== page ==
Downtown Dining News

Adolphus hotel baits downtown Dallas crowd with new city hall-themed bistro

Adolphus hotel baits downtown Dallas crowd with new city hall bistro

The Adolphus Hotel
The Adolphus hotel is undergoing a comprehensive redo. Courtesy photo

As part of an ongoing renovation, downtown Dallas hotel the Adolphus is introducing a new restaurant concept called City Hall Bistro that will be open three meals a day. Opening is slated for May.

Restaurant-wise, the Adolphus is better known for its award-winning fine-dining temple the French Room. But it has always had a second less-formal restaurant called The Bistro where hotel guests could get breakfast and lunch. It's possible that many local diners don't even know it existed.

City Hall replaces that eatery with what the hotel calls a "light, bright-all-day restaurant," a "buzzing" local bistro, and they've appointed a Serious Chef, Don Flores. A native of California, Flores has worked at TAO, Casa Pomona, Morimoto, and Momofuku Ssam Bar.

 A new entrance on Main Street will allow both interior and street-level access to the restaurant. The restaurant will be open for all-day dining, including daily breakfast, weekend brunch, and happy hour Monday through Friday.

The menu consists of "Southern European-inspired cuisine," with breakfast, house-made bread and pastries, grain and vegetable salads, wood-roasted vegetables, fresh fish (not the stale kind), and aromatic braised meats (not the odorless kind). Dishes include squid ink pasta, whole branzino, paella, and Gulf Coast shellfish.

Bar options will include local beer, cocktails, and a wine list featuring quartino options. Quartino, the little quarter-liter beaker some restaurants bring when you order a glass of wine, is trending up.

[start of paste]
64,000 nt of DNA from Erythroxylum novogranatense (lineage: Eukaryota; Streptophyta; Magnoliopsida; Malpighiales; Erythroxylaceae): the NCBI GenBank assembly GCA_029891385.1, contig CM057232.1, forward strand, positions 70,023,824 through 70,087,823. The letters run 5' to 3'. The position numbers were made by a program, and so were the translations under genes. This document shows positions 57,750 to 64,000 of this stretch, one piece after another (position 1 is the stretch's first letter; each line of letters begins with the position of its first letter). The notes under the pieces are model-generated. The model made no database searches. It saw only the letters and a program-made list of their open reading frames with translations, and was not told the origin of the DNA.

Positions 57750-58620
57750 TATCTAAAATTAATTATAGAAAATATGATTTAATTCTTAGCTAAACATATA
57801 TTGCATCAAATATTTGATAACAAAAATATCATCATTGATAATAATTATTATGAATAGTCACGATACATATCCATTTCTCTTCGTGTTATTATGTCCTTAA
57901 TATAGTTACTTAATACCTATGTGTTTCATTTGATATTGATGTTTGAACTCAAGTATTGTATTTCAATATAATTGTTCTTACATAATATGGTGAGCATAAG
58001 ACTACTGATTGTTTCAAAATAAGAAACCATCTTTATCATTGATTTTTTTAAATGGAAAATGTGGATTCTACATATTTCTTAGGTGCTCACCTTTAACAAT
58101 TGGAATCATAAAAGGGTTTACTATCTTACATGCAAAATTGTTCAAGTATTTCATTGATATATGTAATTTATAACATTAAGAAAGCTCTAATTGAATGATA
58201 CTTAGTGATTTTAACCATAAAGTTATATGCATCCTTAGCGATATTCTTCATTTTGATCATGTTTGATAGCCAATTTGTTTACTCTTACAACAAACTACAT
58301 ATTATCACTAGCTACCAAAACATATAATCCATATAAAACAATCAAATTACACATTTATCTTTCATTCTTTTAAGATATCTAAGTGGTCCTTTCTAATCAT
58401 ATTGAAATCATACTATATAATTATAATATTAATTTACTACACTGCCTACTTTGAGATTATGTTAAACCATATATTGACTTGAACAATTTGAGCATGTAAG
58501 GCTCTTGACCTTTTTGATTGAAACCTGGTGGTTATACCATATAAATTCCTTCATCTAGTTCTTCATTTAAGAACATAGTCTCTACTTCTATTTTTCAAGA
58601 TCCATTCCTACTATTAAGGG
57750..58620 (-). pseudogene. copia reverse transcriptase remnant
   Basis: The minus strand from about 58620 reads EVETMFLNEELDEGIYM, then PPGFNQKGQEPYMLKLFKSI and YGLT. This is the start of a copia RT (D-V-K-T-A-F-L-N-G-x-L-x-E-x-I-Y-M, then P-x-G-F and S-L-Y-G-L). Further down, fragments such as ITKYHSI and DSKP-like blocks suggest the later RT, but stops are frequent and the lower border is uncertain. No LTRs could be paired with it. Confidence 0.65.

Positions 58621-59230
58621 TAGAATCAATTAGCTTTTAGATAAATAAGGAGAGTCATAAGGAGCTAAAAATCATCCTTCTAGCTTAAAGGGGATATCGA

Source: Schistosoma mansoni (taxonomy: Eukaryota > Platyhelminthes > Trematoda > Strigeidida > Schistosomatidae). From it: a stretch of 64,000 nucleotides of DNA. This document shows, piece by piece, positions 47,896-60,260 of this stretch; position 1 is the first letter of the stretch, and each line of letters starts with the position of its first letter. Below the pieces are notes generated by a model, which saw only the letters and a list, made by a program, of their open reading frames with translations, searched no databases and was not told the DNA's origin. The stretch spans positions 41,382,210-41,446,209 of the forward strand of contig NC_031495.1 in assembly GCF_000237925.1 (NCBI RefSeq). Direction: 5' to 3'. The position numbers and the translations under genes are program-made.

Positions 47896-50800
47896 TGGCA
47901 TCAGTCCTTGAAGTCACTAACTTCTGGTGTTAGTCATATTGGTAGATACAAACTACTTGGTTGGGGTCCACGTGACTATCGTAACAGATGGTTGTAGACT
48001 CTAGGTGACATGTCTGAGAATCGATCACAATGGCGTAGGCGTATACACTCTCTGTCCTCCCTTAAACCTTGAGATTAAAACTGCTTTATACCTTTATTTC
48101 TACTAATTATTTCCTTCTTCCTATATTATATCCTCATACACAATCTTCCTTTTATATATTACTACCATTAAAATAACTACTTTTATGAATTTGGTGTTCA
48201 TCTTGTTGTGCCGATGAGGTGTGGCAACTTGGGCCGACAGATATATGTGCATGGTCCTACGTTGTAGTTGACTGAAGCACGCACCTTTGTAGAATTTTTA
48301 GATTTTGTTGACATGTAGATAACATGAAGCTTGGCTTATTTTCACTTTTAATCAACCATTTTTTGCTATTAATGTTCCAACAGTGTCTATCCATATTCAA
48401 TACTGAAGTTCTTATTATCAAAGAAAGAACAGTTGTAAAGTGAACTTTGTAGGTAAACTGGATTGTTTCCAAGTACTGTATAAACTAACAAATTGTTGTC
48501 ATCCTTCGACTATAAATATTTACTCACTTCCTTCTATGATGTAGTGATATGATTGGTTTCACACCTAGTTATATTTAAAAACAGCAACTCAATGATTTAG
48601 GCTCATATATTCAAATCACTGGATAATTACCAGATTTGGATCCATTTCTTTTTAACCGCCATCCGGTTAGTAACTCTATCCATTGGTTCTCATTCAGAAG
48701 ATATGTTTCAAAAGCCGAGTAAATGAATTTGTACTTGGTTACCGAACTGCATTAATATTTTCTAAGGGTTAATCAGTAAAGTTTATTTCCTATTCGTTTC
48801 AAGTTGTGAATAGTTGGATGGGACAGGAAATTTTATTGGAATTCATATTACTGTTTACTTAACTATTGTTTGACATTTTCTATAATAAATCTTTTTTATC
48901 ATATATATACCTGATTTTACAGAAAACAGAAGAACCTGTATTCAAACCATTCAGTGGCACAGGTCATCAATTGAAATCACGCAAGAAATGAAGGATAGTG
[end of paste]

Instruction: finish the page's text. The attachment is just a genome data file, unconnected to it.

There has been some rethinking as of late about the demanding "three meal restaurant," in which hotels try to have something for everyone, but which can often represent a compromised dining experience.

Other upgrades at the hotel include renovations to the rooms, improvements to the lobby, and a new rooftop pool and bar on the seventh floor.

The big deal is the redo of the French Room, which includes an updated menu, new bar, and freshened atmosphere. Is this a good time to mention that CultureMap was first to break the news that the French Room was closing for a remodel back in June 2016? It's hard to know when the right time is to bring up something like that.

In January, the hotel announced new chef Michael Ehlert, who was most recently at the Front Room Tavern. In addition to the French Room, Ehlert will oversee a new bar outside of the dining room called the French Room Bar and Salon, which will serve cocktails and shareable plates.

The French Room is getting replastered walls, gilded Louis XVI-style chairs, and restored Murano glass chandeliers. The new menu will draw upon French culinary traditions and methodology with a fresh sensibility, including table-side flourishes and a comprehensive wine program.

No mention of the ceiling mural, whose rococo style with its cherubs and pastel colors has kind of come to embody the restaurant. Are they going to paint over the cherubs?